Big Island broadcasting
is a burgeoning business
A new Big Island broadcaster broke through the airwaves Friday morning on the brand new KBGX-FM 105.1, with signals in Hilo and Kona.
Its on-air moniker is "Lava 105 FM," and its format is oldies, specifically, music from the 1950s, 1960s and 1970s. "Our core music is '66 to '73 with heavy Motown," said Thomas Troland, owner of Skynet Hawaii LLC, which operates the station and owns the licenses for two others.
"We have a robust signal through the Kona and Hilo market(s)," he said.
The music is aimed at the 25-to-54 demographic. "We're filling a very large void here," said Troland.
There are no air personalities yet; the station's programming is mostly music, ABC Radio News and local weather.
"We're going to be very cautious about our overhead because of what's occurred with the other operators," he said.
In the past year, several Big Island radio station ownership changes have caused tumult for on-air and off-air employees.
Nevertheless, there inevitably will be front-line personalities to handle station promotions using the Ford Econoline van Troland has purchased. It will be "painted and logo-ized," he said. The station has staff on both sides of the island for sales and operations.
The original call letters for KBGX were KIHH, but those changed following Troland's $350,000 purchase of the license from Wisconsin broadcaster Jon Le Duc last fall.
Lava 105's now-silent sister-stations are KKOA-FM 107.7 and KIPA-AM 620, purchased in separate deals last year for a combined $425,000.
Troland is seeking a new tower site for KIPA, an AM-radio institution on the Big Island, a task he described as "a work in progress."
Troland plans to fill other format voids with KKOA and KIPA, but is keeping those plans close to the vest.
The formerly San Diego-based broadcaster sold all his radio interests on the mainland and is now living on the Big Island.
Aloha Radio regroups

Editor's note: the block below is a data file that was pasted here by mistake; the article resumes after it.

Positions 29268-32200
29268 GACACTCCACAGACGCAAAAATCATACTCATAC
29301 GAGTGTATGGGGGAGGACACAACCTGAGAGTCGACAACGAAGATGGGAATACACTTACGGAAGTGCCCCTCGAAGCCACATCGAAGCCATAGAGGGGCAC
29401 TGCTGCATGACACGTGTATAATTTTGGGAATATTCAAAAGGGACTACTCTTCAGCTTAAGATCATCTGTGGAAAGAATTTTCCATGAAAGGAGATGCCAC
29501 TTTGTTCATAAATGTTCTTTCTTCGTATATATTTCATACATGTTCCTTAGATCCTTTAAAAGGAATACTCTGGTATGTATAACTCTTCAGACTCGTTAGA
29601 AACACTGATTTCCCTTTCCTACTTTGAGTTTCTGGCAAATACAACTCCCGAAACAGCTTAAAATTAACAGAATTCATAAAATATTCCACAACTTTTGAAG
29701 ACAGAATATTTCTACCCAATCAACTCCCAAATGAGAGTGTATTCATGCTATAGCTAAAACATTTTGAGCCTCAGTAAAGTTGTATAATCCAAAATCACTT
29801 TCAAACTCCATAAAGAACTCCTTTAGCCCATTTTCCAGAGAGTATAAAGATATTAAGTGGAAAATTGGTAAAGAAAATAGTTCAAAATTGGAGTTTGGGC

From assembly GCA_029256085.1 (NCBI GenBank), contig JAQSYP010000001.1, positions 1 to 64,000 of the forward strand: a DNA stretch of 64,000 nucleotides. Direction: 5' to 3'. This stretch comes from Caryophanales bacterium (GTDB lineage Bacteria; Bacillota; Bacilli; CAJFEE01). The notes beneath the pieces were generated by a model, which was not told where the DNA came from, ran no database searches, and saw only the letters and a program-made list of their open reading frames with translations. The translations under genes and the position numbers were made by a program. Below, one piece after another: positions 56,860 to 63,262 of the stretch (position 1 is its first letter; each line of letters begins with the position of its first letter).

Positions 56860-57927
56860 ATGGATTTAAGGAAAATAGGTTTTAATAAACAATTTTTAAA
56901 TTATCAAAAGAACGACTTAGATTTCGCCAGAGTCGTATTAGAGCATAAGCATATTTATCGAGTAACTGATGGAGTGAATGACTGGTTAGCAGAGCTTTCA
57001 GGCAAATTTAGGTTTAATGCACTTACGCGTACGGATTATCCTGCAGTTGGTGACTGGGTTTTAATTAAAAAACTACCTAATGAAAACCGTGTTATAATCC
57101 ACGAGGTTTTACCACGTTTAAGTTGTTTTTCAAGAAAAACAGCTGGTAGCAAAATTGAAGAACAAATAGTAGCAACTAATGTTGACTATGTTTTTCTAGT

Restructuring usually implies downsizing after a downturn. Aloha Radio Group LLC, comprised of one station, is regrouping as it expands.
Partners Nelson Ray Parker and Frank Hooton operate KHWI-FM 92.7.
They have recently launched the newspaper formatted "motorhead" magazine along with Editor Paul Maddox.
"He's a total car nut," said Hooton. "It's meant to give other motorheads on the Big Island a place to gather."
Parker had been doing the morning show and overseeing the on-air side of the radio station, a task that involved a daily, predawn commute from Waimea to Hilo.
Hooton's role focused on the sales and back-office operations, but with the added product, the partners decided Parker would focus on the magazine while Hooton would oversee the radio station.
Through the station's and magazine's work with Steven Schwartz, owner of Response Marketing and subsidiary 808 Classifieds, another partnership was born.
"We combined offices so that we have the same sales team for Response Marketing and for the radio station," Hooton said.
Clients can "choose radio or print or other media because we do everything. We create logos, design banners, business cards, direct mail, we do Web design and maintenance, the full spectrum, and you know, it just made sense."
The multiplatform, cross-promotional opportunities will increase when new partner and film industry veteran Michael Petro is incorporated into the fold for the partners' television venture.
"Basically, we want to make things for the Big Island from the Big island, geared toward the Big Island," such as local news, special projects and Motorhead Magazine TV, "although that's down the line," Hooton said.
Petro, a Canadian ex-pat, will produce the shows for broadcast on a yet-to-be determined cable channel.
The partners have registered Aloha Broadcasting Co. as a possible name for the budding new empire.
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Erika Engle is a reporter with the Star-Bulletin. Call 529-4302, fax 529-4750 or write to Erika Engle, Honolulu Star-Bulletin, 500 Ala Moana Blvd., No. 7-210, Honolulu, HI 96813. She can also be reached at: email@example.com